This text is part of:
Table of Contents:
What then, said Florus, shall we say that salt is termed divine for that reason? Indeed that is very considerable, for men for the most part deify those common things that are exceeding useful to their necessities and wants, as water, light, the seasons of the year; and the earth they do not only think to be divine, but a very God. Now salt is as useful as either of these, being a sort of protector to the food as it comes into the body, and making it palatable and agreeable to the appetite. But consider farther, whether its power of preserving dead bodies from rotting a long time be not a divine property, and opposite to death; since it preserves part, and will not suffer that which is mortal wholly to be destroyed. But as the soul, which is our diviner part, connects the limbs of animals, and keeps the composure from dissolution; thus salt applied to dead bodies, and imitating the work of the soul, stops those parts that were falling to corruption, binds and confines them, and so makes them keep their union and agreement with one another. And therefore some of the Stoics say, that swine's flesh then deserves the name of a body, when the soul like salt spreads through it and keeps the parts from dissolution. Besides, you know that we account lightning to be sacred and divine, because the bodies that are thunder-struck do not rot for a long time; what wonder is it then, that the ancients called salt as well as lightning divine, since it hath the same property and power?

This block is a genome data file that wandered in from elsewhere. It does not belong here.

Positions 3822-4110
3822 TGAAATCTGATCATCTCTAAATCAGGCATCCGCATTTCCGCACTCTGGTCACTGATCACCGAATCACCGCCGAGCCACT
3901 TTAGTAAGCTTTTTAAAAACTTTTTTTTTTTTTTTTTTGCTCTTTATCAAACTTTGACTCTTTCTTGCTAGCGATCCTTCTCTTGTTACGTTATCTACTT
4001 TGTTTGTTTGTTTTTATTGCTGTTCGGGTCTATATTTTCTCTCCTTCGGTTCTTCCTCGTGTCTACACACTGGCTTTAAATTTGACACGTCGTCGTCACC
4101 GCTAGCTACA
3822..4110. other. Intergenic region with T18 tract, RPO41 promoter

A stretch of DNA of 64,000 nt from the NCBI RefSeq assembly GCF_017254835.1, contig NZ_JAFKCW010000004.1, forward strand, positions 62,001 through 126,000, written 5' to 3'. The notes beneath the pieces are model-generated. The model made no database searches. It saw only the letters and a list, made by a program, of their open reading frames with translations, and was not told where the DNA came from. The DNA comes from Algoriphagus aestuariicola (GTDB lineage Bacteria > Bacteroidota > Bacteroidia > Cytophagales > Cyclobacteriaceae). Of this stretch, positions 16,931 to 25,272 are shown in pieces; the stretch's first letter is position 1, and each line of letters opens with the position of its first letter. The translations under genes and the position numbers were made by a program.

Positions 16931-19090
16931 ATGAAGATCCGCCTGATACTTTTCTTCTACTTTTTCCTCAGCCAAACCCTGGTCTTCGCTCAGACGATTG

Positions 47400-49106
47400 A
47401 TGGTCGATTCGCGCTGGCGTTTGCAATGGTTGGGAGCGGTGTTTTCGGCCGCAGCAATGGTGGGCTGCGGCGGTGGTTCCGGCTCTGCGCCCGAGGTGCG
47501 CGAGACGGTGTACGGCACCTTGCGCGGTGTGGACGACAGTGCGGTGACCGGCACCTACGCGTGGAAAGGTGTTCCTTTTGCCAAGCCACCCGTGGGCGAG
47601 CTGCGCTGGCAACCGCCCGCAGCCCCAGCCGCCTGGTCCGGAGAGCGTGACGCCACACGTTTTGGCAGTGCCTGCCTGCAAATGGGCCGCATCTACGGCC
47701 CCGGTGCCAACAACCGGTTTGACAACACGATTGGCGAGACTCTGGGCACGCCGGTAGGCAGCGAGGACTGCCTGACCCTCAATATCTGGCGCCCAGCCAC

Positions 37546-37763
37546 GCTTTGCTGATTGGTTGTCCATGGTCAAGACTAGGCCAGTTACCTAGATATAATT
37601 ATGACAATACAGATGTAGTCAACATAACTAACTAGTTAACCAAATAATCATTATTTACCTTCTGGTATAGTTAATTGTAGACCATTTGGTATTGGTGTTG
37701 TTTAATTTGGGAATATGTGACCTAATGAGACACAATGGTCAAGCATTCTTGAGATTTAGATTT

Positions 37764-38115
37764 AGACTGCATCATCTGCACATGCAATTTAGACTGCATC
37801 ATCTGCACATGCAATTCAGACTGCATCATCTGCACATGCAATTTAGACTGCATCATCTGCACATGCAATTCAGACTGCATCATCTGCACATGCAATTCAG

This work is licensed under a Creative Commons Attribution-ShareAlike 3.0 United States License.